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(Sunday between January 28 and February 3)
Psalm 15

The connection of Psalm 15 with the readings from Mic 6:1-8 and Matt 5:1-12 is quite proper. The psalm begins with the questions: ‘O Lord, who may abide in your tent? Who may dwell on your holy hill?’ (v. 1) That is precisely the issue considered in both the other readings.

Psalm 15 is frequently described as a liturgical psalm, one that has been used in worship. The question at its start is about who can worship the Lord, or who does worship God. A similar question will be asked in Ps 24:3 and, in fact, the middle section of that psalm (vv. 3-6) is closely related in form at least to Psalm 15.

The answer given in Psalm 15 to the question it poses is in terms of righteous behaviour. Much of this behaviour contrasts with the activities of the wicked in earlier lament psalms (Psalms 3-7, 9-14; cf. also v. 2 with Ps 1:1). The references to the ‘tent’ and ‘holy hill’ in Ps 15:1 refer to the temple but also to any place where God is seen as present. One could compare the immediate conclusion to Psalm 14 where the psalmist sought deliverance from Zion (v. 7) and where they described the righteous as the companions of God (v. 5; cf. Ps 3:4). What the psalmist describes in Psalm 15 applies not only to the psalmist’s own life, but the plural reference in v. 5c indicates it also applies to ‘those who do these things’, those who follow in the steps of the righteous.

The list of activities undertaken by such a person is quite detailed in this psalm. It is arranged in a positive-negative pattern urging readers/hearers first to walk blamelessly, do what is right and speak the truth (v. 2) and then not to slander, do evil, or respond to a reproach (v. 3). It urges them to despise the wicked, honour those who fear the Lord, and to stand by an oath even to their own detriment (v. 4), but not to lend money at interest or take a bribe to pervert justice (v. 5). The mention in v. 4 of despising the wicked and honouring those who fear the Lord may sound like the promotion of self righteousness and the development of a narrow religious clique. The verse is open to such a view but what can also be stressed is the need to take a stance against corruption and injustice, as did the prophet Micah, and to stand by those who ‘do justice, love kindness and walk humbly with God’.

The psalm ends by saying that those who do the things it promotes, or don’t do those things which are abhorred, shall never be moved (v. 5c). Again such is not meant to be read as an expression of security against all that assails us. The sermon on the mount and the theology behind it did not protect Jesus from the plots of those whom he critiqued. What the psalm says is that those who do what it details are those who will have a secure foundation in life that can be drawn on in all circumstances. Their security is to be found in abiding in the Lord’s presence. The last line of the psalm (v. 5c) is meant to be read as both parallel to and a response to the question at the start of the psalm (v. 1).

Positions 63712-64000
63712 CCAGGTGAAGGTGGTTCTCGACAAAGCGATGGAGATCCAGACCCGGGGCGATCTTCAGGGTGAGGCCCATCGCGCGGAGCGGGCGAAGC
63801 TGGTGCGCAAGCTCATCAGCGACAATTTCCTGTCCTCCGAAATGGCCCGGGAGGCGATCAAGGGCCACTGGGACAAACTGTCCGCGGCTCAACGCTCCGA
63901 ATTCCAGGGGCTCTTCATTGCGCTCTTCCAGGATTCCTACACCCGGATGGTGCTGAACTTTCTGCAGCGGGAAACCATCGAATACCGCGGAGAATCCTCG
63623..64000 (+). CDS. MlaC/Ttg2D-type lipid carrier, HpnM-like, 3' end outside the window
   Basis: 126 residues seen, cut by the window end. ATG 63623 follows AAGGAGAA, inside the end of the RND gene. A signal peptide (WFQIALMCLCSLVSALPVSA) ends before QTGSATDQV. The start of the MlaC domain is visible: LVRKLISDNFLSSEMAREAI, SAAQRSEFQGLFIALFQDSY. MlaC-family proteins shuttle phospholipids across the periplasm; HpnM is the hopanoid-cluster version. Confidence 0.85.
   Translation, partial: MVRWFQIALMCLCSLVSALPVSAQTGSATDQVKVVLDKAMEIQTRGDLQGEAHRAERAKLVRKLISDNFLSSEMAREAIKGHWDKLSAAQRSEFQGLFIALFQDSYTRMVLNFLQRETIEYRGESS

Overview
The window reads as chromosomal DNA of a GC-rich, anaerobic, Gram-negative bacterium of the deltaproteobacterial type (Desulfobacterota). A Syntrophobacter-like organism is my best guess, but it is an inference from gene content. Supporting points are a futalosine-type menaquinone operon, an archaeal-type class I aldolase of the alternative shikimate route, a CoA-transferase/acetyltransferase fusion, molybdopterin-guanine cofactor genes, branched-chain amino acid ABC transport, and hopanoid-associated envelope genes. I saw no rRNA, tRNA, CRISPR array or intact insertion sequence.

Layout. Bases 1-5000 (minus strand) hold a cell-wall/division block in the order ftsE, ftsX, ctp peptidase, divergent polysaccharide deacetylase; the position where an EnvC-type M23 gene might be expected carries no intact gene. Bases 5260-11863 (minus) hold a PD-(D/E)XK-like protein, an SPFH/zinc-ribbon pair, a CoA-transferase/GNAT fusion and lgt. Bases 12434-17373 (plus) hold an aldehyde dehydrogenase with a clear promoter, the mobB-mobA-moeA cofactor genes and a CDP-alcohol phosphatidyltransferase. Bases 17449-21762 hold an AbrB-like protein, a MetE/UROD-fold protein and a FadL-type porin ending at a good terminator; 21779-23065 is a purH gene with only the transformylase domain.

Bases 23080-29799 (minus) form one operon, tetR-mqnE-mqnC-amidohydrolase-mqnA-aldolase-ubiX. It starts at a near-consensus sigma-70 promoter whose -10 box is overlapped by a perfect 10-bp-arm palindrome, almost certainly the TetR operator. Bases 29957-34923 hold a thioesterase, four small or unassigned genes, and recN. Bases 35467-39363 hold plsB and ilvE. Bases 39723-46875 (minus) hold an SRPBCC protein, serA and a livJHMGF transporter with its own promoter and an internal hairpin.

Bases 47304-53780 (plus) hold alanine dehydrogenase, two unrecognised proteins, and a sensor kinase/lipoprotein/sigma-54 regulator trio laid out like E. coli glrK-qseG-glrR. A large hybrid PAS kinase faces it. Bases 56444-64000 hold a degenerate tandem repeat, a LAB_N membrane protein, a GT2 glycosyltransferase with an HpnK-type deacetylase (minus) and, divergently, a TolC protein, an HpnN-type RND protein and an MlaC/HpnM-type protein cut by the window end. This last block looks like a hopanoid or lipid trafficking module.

Suggestions for the use of the psalm in worship:

Verses 1 and 5c could be used together as a call to worship at the start of the service

O LORD, who may abide in your tent?
Who may dwell on your holy hill?
Those who do these things shall never be moved.
Let us worship God.
Lines from the psalm, with appropriate adjustment, could also be used is the prayer of confession. For example:
For the times when we have not walked blamelessly,
nor done what is right
nor spoken the truth from the heart,
Lord have mercy.

On those occasions when we have slandered with the tongue,
or done evil to friends,
or taken up a reproach against neighbors
Christ have mercy.

In circumstances when we have not honoured those who fear the LORD,
nor stood by an oath even to our hurt,
nor worked for justice,
Lord have mercy.

Finally, lines from the psalm can be modified to form an introduction to the closing blessing.
Walk blamelessly, and do what is right,
speak the truth from the heart,
do not slander with the tongue,
do no evil to friends,
nor take up a reproach against neighbors;
oppose all that is evil and honor those who fear the LORD,
stand by an oath even to your hurt;
and seek justice for the innocent.
Those who do these things shall never be moved
and the blessing of God,
Father, Son and Spirit, be with you.
Old Testament reading: Micah 6:1-8

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